Etymologically speaking, ‘Diwali’ comes from a combination of two Sanskrit words – dīpameaning ‘lamp, light, that which illuminates’ and āvali which translates as ‘a row, continuous line, series.’ So Diwali is a ‘string of lights’.
Every year, Diwali brings with it revelry and joy all over India. But there are also some profound life lessons hidden in the rituals associated with this festival. For ‘light’ is a symbol of wisdom and knowledge, that which conquers the darkness of ignorance. And Diwali is a festival that celebrates the triumph of good over evil through the metaphor of illumination.
So what are the lessons we can learn from the festival of lights?
Let’s find out.
Be your own light
The act of lighting a lamp is such a profound thing. It is a reminder of our own inner power. It is about connecting to the spiritual being within us all. This is what will help us stay focused on what is really important and to take note of all the details that enrich our lives.
Feel free to shine
In Diwali’s essence one also finds the joy of sharing. This festival reminds us that relationships are the fruit of effort. From spending time with those closest to you, to giving gifts to every one you know – Diwali tells us that when we share our riches, our talents, our time, we make our own lives more meaningful.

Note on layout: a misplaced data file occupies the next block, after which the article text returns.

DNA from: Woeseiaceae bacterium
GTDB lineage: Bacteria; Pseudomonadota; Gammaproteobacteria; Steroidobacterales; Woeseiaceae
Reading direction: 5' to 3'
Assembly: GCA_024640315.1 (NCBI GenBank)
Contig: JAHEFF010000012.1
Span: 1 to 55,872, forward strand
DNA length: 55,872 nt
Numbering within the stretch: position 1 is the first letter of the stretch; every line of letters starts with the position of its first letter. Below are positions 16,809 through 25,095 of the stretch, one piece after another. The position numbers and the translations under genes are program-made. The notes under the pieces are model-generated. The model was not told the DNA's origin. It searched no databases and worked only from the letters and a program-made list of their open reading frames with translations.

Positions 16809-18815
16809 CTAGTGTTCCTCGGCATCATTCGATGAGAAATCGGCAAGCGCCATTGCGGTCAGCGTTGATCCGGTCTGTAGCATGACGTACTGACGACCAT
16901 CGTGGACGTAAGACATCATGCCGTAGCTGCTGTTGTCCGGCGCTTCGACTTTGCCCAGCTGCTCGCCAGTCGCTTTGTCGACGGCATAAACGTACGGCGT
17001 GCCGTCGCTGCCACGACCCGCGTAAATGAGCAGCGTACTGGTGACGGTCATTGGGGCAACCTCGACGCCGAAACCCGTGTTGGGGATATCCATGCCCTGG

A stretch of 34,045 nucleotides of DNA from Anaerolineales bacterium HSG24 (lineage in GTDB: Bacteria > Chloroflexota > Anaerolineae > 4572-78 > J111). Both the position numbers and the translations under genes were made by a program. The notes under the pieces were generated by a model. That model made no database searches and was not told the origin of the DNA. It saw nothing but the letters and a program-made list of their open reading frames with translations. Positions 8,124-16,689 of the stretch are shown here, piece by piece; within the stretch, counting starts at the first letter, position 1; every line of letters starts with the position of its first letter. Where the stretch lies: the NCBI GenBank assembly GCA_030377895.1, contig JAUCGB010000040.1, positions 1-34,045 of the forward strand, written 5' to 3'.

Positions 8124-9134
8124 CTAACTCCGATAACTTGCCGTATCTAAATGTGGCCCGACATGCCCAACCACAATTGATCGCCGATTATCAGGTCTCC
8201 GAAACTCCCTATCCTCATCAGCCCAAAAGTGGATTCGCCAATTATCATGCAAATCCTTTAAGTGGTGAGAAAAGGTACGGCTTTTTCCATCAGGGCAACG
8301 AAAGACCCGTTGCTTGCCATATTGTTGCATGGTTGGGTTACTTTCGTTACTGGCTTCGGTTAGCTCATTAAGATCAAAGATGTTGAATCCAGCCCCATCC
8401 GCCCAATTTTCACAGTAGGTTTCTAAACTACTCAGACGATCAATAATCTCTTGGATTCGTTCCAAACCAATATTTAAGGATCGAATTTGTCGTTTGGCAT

Cherish what you have
Diwali is a time to clean up ones home and wear the best clothes you own. In all this is imbued the message that we must take care of all that is important to us. It is about making the time and putting in that little extra effort to bring beauty into our lives.
Be open to the evermore
One of the mythologies around Diwali is that this is the day Goddess Laxmi comes home bearing gifts of wealth and health. This is why people leave their doors open. This practice is significant of the idea that one should not be afraid of the unknown. Instead we should open our hearts to new possibilities, that is the only way you can receive life’s goodness.
Be playful, let go
Across north India people indulge in a friendly game of ‘Teen-Patti’ around Diwali. Games have always been a part of Indian life. But they are not to be mistaken with superfluous gambling. These games are a reminder that we should not get too attached to our belongings. Wisdom lies in embracing that life is unpredictable, much like a card game. It is best to surround yourself with people you can enjoy playing with, and make the most of whatever curveballs life throws at you.
Make new beginnings
This festival signifies fresh starts. It marks the new year of the Hindu calendar and is also an occasion to buy new things. People buy vehicles, phones, laptops, gold and silver on Diwali, as a reminder that it is always a good thing toembrace the new. It is also about enjoying the results of your efforts.